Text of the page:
Jerusalem Talmud Berakhot 4:3, 8a; Taanit 2:2, 65c

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360 CE to 400 CE
Syria Palaestina
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Jerusalem Talmud
Berakhot 4:3, 8a; Taanit 2:2, 65c

This text presents a prayer for the Ninth of Av, the day on which – according to Jewish tradition – the First and Second Temples were destroyed. Moreover, Mishnah Taanit 4:6 lists five catastrophes that occurred on that date:

"...בתשעה באב נגזר על אבותינו שלא יכנסו לארץ וחרב הבית בראשונה ובשנייה ונילכדה ביתר ונחרשה העיר."

“… On the Ninth of Av it was decreed against our forefathers that they would not enter the Land, and the Temple was destroyed [both] the first and the second [time], and Betar was seized, and the city [of Jerusalem] was ploughed.”

According to this mishnah, the calamities that occurred on the Ninth of Av are as follows: 1) the decree which determined that the Israelites who left Egypt could not enter the Land of Israel but would die in the desert; 2) the destruction of the First Temple; 3) the destruction of the Second Temple; 4) the fall of Betar, which marked the end of the Bar Kokhba revolt; 5) the ploughing of the city of Jerusalem, symbolizing the initial construction of Aelia Capitolina, the Roman colony that supplanted Jewish Jerusalem. However, the prayer for the Ninth of Av cited in the Jerusalem Talmud ignores the decree against the people of Israel in the desert and the destruction of the First Temple, thus associating the Ninth of Av exclusively with Roman actions.

This prayer describes the state of Jerusalem after its destruction (70 CE): Jerusalem was controlled by idolaters and Roman legions. However, from the perspective of this prayer, although these forces conquered Jerusalem, the city actually was set ablaze by God, who will rebuild it in the future. This view downplays the power and superiority of Rome by asserting that God was responsible for the Temple's demise. In other words, the Roman legions were a mere instrument in the hands of God. This notion follows the biblical pattern that describes the empires who acted against Israel as agents that executed God’s will.

The dating of this prayer is a key question. According to Moscovitz (“The Formation and Characters of the Jerusalem Talmud,” p. 665-66), the Jerusalem Talmud was compiled c. 360-370 CE; most scholars, however, suggest a later date, circa 400 CE. Nonetheless, throughout that time span, the circumstances in the city were markedly different from those featured in this prayer. Following Constantine’s favoring of Christianity in the early fourth century, Jerusalem was rebuilt as a Christian city. Not long before, toward the end of the third century, Diocletian (reigned 284-305) had sent the Legio X Fretensis (the Tenth Roman Legion) to a garrison in the south (probably not far from the Red Sea). These events were both catalysts for significant change in the population of Jerusalem.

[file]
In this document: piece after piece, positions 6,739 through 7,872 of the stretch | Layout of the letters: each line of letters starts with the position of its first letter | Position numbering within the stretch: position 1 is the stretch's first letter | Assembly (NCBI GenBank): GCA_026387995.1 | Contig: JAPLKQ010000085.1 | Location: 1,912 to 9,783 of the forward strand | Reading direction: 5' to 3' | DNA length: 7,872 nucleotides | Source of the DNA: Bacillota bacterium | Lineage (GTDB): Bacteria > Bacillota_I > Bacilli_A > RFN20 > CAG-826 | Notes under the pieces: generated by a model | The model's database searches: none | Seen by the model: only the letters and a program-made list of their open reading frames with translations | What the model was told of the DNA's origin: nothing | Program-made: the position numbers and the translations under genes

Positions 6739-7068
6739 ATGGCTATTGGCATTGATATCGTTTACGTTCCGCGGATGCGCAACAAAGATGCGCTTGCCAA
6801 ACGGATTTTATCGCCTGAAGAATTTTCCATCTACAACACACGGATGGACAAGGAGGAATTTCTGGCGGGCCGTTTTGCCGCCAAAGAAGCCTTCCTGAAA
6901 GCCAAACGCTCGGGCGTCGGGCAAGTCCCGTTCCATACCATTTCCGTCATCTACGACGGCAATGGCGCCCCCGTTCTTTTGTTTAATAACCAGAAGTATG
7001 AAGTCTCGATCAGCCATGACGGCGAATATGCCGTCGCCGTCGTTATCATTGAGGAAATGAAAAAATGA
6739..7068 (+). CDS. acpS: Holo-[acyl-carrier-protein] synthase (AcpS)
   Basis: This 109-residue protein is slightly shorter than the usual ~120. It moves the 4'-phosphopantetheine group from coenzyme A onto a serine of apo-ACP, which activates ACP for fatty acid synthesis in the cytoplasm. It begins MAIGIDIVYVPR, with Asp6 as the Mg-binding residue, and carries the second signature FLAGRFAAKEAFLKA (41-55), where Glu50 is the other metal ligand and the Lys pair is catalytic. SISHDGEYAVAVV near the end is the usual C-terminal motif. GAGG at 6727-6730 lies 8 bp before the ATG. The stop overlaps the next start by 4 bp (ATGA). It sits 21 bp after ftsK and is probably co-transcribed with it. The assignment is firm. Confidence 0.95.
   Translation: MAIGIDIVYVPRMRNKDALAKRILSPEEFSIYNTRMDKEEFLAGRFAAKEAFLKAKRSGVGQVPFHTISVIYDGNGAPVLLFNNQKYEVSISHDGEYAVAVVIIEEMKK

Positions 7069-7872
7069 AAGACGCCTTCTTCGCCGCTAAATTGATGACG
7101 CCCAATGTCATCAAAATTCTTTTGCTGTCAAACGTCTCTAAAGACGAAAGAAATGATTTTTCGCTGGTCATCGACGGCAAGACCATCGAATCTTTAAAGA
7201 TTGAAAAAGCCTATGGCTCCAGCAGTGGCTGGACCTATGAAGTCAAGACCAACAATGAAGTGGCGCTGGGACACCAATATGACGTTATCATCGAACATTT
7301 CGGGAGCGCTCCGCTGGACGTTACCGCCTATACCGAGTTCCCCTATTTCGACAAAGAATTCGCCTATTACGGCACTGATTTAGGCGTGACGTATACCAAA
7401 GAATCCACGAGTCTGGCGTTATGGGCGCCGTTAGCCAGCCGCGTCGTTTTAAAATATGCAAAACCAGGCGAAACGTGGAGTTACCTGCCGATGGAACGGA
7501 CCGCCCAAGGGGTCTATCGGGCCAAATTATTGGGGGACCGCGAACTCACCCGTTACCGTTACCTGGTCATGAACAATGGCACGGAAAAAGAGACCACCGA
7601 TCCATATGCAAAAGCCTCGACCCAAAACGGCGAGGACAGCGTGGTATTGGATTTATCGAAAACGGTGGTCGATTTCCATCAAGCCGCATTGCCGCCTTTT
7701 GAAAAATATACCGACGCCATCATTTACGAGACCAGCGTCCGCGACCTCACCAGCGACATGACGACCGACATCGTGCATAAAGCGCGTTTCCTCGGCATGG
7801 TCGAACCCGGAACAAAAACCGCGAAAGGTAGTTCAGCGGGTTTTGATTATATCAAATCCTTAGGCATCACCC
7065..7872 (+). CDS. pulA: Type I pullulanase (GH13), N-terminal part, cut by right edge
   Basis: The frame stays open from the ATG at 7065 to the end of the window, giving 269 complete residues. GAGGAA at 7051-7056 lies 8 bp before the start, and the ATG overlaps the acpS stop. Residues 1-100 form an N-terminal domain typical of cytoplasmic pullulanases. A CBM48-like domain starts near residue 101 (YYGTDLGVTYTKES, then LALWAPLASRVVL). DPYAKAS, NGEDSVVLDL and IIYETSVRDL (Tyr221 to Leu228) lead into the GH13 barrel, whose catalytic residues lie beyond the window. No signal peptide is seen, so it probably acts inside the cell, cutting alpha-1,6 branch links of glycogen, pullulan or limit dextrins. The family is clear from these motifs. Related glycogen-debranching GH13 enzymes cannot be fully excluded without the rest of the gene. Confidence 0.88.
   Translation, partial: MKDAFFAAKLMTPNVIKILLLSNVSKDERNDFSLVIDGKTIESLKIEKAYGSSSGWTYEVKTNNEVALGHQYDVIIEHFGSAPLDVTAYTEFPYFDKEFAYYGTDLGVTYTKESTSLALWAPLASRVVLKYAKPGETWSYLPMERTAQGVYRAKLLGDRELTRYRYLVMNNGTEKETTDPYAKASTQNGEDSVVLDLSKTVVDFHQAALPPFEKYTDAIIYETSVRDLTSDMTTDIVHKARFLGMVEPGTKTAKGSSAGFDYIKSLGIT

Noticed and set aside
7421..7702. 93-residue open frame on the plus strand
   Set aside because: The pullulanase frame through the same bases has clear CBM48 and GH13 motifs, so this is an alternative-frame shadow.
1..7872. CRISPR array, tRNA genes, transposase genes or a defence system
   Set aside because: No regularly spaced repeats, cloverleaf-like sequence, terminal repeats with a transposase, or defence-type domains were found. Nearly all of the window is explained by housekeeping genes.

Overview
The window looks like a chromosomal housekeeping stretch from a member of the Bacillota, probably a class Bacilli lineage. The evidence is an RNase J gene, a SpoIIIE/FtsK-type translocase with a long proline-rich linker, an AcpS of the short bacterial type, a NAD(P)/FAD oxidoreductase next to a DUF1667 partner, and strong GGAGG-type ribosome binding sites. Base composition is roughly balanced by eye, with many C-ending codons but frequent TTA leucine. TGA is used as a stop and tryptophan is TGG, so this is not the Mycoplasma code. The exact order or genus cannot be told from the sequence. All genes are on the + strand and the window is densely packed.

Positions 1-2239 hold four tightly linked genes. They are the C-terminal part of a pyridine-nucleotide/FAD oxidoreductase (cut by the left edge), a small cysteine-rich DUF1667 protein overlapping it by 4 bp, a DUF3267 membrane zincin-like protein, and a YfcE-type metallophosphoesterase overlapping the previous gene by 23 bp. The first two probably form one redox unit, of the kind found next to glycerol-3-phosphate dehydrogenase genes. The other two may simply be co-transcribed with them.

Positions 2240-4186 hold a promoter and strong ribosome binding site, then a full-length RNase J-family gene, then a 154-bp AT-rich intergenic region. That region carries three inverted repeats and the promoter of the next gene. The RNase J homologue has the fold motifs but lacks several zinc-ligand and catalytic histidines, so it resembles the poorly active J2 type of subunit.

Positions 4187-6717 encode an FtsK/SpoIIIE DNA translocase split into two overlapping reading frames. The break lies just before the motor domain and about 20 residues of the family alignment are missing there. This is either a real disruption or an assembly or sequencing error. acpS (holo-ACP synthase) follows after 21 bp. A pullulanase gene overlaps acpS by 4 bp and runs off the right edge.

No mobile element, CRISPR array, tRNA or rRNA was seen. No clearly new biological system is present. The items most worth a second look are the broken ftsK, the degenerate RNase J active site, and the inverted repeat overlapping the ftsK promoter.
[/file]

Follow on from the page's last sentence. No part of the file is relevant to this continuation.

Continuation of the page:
In her discussion of our text, primarily set against a Christian backdrop, Catherine Hezser (“The (In)Significance of Jerusalem,” p. 20-21), attributes this prayer formula to the editor of the Jerusalem Talmud. Hezser claims that, for rabbis of the fourth- and early fifth centuries, “Jerusalem in its early Byzantine splendor was still a ‘destroyed’ city because it did not have a Temple or other significant Jewish buildings.” She even suggests that, “The term ‘idolators’ may also include Christians in the eyes of the rabbis.” It seems likely, however, that the composition of this prayer occurred long before the compilation of the Talmud; I would suggest a third century date for this prayer (at latest) for several reasons: First, the description of Jerusalem in ruins, especially with legions in the city, more accurately reflects a third century context (perhaps earlier). At that time, the Roman colony Aelia Capitolina – named in honor of Hadrian (Publius Aelius Hadrianus) and dedicated to Jupiter Capitolinus – stood in Jerusalem's place (as mentioned above). Moreover the Tenth Roman Legion was still stationed in the city during that period. Second, positioning this prayer alongside a teaching by third-century amoraim may also suggest earlier dating. Third, according to Moscovitz (“The Formation and Character of the Jerusalem Talmud,” p. 665-66), the Jerusalem Talmud has textual layers that are more readily discernible (by comparison with the Babylonian Talmud) due to a “general absence of aggressive editorial intervention.” This editorial tendency may allow a dating of this tradition that precedes the final compilation of the Talmud. Thus it is possible that its editor incorporated a prayer formula that had been composed and entered circulation before his time.

This prayer articulates a negative attitude toward the Roman Empire since, although the city was far from empty during that period, late Roman Jerusalem is described as “the mournful, ruined, destroyed and desolate city that has been given into the hands of strangers, and crushed by oppressors, and possessed by legions, and worshipers of sculptures have profaned her.”


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Jerusalem Talmud Berakhot 4:3, 8a; Taanit 2:2, 65c
Author(s) of this publication: Yael Wilfand
Publishing date: Mon, 07/29/2019 - 10:56
Visited: Sat, 04/13/2024 - 20:43

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